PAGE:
Transcript of Letter from Emma Stebbins to Sidney Lanier, Feb 18, 1877

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Transcript of Letter from Emma Stebbins to Sidney Lanier, Feb 18, 1877


Stebbins, Emma, 1815-1882
Lanier, Sidney, 1842-1881
Mercer, Sallie
Cushman, Charlotte Saunders, 1816-1876


It is the anniversary of Charlotte Cushman's death. Emma Stebbins is disillusioned since she has not heard back from England, for instance. Hence, the collection of material for writing the memoir is exhausting and takes a long time. Sallie supports Emma with her memories of Charlotte.
Emma is able to grant Lanier a loan which he requested the prior year.

Transcripts by Jennie Lorenz


Library of Congress, Charlotte Cushman Papers, Manuscript Division, Library of Congress, Washington, D.C.


Stebbins, Emma, 1815-1882


LoC, JLP 2





Letter Item Type Metadata


[page 1] (Johns Hopkins Univ.)
New York Feb 18 1877 16. East 43d St.
My dear Lanier—
On this day, of all days the saddest! which took from us—"The sweetest soul that ever looked with human an eyes!—I feel like writing to you, and you only.–your poet soul saw keep into her beautiful nature, and lived and honoured it truly—and ever at this distance from as you–I feel in greater sympathy with you–than with anyone else–. How I must feel on this first anniversary of hr [her] loss, how the lapse of time has but intensified day by day its sadness–you will surely understand I have heard indirectly of you–through our good friends the Peacocks–Sallie who has been with me for a time, went on also to Phila, and saw them, and brought me back word about you–I grieve to know you are still surffering–but I trust earnestly the return of the more genial season—I may build you up again. a lovely little sonnet–republished in the Eveg Post—'To the Redbreast of Tampa [Tampaz?] [inserted] was an pleasant evidence that you were breathing a softr[?] air—and beginning summer early–about us–poor souls, the rough March winds–and the ugly city dust, is already whirling – – I have been bettr [sic] during the wintr [sic]—Then I had any reason to expect—but I am still an invalid–alleged to lead a very quiet–useless life. The work, goes on very slowly—no more as yet—than a fitting in—of crude material,—nothing at all from England. It is making bricks without straw or skill—which is a worse plight lad than that of the Isrealites.–But I do work a little and I think that little keeps me alive.—Sallie's wonderful memory help me—and her absolute confidence that I shall get well and be strong to do this—is bettr [sic] than medicine or doctors.—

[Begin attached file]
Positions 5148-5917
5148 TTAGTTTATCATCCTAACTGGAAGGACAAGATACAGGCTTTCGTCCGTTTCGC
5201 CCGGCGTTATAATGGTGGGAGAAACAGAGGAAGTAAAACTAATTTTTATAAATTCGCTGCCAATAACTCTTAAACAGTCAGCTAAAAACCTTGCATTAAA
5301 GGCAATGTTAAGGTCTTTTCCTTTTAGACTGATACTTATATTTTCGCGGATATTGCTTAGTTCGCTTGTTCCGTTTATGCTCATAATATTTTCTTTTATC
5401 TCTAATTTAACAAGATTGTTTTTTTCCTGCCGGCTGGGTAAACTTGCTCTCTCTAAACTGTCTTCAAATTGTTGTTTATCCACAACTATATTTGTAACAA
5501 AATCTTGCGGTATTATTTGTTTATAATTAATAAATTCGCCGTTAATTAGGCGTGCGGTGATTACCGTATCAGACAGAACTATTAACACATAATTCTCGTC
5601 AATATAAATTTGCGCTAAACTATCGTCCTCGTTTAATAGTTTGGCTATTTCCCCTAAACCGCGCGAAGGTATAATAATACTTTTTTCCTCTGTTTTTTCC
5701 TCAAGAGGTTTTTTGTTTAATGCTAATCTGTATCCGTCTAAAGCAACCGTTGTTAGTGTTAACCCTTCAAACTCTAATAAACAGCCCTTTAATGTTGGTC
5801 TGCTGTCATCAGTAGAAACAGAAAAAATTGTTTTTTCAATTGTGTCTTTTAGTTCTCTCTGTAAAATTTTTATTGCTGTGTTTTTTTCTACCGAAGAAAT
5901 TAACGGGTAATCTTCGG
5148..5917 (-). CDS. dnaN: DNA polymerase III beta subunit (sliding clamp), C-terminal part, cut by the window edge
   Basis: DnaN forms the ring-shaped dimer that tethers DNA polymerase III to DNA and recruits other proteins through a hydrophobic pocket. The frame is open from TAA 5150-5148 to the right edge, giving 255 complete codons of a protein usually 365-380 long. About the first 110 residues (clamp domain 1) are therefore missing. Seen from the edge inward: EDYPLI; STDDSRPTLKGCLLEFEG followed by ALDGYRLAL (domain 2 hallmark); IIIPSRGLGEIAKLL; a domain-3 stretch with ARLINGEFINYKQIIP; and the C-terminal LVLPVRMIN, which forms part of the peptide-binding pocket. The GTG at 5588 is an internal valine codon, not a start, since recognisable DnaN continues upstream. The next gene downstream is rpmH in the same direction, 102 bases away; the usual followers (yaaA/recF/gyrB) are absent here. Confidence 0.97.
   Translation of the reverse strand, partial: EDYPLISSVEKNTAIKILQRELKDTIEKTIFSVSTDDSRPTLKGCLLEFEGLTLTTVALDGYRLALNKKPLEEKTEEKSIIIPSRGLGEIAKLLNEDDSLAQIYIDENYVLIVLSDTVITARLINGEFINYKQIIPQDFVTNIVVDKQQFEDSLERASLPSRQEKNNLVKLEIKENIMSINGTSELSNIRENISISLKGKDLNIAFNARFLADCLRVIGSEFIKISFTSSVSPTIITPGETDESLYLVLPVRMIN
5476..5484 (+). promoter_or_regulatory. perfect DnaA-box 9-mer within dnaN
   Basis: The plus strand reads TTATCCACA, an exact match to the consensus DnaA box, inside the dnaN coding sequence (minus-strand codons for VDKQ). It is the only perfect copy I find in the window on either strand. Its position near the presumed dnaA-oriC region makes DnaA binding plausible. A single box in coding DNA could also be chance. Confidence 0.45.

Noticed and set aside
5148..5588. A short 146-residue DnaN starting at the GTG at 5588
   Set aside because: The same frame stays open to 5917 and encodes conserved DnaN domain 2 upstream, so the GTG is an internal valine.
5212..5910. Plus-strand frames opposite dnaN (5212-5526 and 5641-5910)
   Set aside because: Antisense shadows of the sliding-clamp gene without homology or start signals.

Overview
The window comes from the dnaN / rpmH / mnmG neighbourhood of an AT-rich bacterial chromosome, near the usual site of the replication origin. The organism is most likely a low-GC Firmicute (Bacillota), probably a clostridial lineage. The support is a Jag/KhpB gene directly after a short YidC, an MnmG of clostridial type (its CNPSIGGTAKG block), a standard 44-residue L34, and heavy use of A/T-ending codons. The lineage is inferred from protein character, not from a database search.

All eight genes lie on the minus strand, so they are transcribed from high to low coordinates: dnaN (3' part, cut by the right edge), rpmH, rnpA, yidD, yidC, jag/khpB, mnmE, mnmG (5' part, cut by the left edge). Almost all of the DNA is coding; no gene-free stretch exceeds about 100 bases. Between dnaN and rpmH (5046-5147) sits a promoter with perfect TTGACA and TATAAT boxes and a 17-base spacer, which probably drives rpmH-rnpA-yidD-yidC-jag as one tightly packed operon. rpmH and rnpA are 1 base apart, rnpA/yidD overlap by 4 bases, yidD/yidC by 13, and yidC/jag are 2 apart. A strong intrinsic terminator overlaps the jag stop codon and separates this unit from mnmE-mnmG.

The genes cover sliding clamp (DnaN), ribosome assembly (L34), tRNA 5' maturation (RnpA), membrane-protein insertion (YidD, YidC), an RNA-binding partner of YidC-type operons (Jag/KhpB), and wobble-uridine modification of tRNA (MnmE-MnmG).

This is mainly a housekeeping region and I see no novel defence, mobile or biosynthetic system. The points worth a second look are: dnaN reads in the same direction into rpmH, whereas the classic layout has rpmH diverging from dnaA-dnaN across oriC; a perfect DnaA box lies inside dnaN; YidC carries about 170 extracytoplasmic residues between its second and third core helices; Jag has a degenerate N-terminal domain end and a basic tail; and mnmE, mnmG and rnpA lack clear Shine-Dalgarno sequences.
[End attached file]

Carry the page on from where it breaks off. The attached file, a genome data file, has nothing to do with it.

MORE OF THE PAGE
[page 2] Now Dear & you will remember that last summer you asked me for a loan, of which I was then able to send you only a part–just now, I have been paid an unexpected Dividend—and it will give me a real pleasure— if you will let me place the enclosed at your disposal— I only wish it were ten times as much—but you will credit me with the will to untold amounts— My love to Mrs. Lanier—who is much in my thoughts and in my heart. the I trust the Southern climate has belped hr [sic] also—but I hardly dare to expect hope it, under the pressure of her anxieties. for yr god bless, & comfort, and strengthen you both– Yours in sacred remembrance
Emma Stebbins
[addressed to] Sydney Lanier Esq. Tampa Florida ([on back of envelope (,different ink)] [Gibsen] Gibson Peacock 1425 Walnut St. Philad



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Stebbins, Emma, 1815-1882, “Transcript of Letter from Emma Stebbins to Sidney Lanier, Feb 18, 1877,” Archival Gossip Collection, accessed July 18, 2024,

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